Four kinds of lexical items: Words, lexemes, inventorial items, and mental items
Martin Haspelmath
February 2024
 

This paper gives an overview of four senses of the terms “lexical (item/entity)” and “lexicon”, as well as several senses of the term “lexicalization”. That these terms are used in different senses in the literature has been discussed before, and it has been noted that this polysemy is sometimes confusing, but here I provide not only concrete definitions of word(-form) and lexeme and succinct discussion of the relevant issues, but I also propose two new terms: INVENTORIUM (the unpredictable elements of a language) and MENTALICON (the elements that a speaker stores in memory). The latter two are crucially different because all speakers store many predictable elements. The four different senses can thus be distinguished clearly by using the four terms word-form, lexeme, inventorial item, and mental item. In the final section of the paper, I note that the term “lexicalization” also has multiple senses, but its most important sense is inventorization.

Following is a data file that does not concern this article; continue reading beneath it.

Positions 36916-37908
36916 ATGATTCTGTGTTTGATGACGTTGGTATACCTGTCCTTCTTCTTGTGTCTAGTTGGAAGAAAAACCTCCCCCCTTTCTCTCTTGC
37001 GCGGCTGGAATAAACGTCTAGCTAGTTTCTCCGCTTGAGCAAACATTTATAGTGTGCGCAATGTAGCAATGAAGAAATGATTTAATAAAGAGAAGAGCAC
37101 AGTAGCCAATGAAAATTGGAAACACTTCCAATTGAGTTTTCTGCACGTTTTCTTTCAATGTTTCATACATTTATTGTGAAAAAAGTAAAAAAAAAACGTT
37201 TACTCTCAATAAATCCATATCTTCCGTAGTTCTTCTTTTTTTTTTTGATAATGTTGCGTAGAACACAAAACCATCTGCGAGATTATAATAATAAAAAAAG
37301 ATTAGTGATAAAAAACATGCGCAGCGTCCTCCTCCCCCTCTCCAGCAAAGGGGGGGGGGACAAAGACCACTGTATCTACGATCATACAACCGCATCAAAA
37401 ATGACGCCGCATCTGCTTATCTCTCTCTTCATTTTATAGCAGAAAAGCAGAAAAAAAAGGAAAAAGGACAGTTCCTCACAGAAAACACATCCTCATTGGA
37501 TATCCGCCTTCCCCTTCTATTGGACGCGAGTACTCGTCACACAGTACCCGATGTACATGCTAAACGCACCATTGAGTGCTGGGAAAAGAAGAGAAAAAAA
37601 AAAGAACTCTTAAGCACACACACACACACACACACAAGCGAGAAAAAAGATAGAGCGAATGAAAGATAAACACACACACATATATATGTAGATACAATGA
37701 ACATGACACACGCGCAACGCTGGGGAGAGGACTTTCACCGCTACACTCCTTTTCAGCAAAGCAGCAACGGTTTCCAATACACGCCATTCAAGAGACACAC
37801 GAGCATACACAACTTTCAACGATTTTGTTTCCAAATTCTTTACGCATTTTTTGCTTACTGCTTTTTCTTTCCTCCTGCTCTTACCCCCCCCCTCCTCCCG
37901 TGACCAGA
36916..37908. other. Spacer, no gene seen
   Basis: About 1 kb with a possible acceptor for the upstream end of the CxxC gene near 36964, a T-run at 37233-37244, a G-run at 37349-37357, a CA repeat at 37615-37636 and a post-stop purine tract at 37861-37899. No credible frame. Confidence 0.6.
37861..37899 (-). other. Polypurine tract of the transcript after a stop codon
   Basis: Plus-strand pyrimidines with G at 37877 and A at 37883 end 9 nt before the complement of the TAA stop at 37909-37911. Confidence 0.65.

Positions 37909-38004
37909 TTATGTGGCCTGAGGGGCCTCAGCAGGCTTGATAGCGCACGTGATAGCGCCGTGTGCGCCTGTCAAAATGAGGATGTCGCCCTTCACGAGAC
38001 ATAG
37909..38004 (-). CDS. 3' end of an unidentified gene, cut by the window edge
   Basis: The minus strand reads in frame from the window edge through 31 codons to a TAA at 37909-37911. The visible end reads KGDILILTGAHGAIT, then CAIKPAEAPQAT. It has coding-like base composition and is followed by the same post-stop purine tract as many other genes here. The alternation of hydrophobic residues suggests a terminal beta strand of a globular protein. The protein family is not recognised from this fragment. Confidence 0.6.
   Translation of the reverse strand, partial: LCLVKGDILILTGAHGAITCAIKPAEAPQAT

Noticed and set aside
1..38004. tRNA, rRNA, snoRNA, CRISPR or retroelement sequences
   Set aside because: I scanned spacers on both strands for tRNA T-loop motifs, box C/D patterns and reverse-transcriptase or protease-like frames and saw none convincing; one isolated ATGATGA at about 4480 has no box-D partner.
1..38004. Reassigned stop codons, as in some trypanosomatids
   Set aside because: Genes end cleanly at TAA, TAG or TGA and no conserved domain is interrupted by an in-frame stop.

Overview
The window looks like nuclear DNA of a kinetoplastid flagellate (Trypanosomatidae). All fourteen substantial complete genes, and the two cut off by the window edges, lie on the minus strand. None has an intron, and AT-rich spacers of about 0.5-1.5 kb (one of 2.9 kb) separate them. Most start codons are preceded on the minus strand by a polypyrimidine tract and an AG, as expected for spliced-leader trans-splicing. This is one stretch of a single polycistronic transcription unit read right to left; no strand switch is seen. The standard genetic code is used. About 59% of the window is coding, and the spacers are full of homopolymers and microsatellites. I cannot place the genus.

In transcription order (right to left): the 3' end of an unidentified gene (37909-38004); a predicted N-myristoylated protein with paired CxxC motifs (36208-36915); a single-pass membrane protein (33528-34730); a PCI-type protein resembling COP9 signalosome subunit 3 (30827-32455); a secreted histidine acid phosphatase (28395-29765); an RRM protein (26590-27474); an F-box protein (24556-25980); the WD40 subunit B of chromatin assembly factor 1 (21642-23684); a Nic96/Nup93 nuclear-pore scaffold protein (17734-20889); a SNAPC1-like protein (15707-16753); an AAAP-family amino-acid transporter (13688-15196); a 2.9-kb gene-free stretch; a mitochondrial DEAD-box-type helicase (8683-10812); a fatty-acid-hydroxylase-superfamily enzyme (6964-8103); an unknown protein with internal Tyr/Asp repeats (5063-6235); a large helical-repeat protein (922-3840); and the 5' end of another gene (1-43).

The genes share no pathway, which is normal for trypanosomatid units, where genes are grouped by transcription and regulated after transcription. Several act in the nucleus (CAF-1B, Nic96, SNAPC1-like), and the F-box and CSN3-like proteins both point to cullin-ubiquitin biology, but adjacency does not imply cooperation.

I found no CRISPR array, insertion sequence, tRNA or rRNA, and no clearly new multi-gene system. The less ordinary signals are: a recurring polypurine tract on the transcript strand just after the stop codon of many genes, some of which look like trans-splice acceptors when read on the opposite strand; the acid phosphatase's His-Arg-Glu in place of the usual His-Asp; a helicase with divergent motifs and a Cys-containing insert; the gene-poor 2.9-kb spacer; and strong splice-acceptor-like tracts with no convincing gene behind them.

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Reference: lingbuzz/007880
(please use that when you cite this article)
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keywords: word-form, lexicon, lexeme, lexicalization, morphology, syntax
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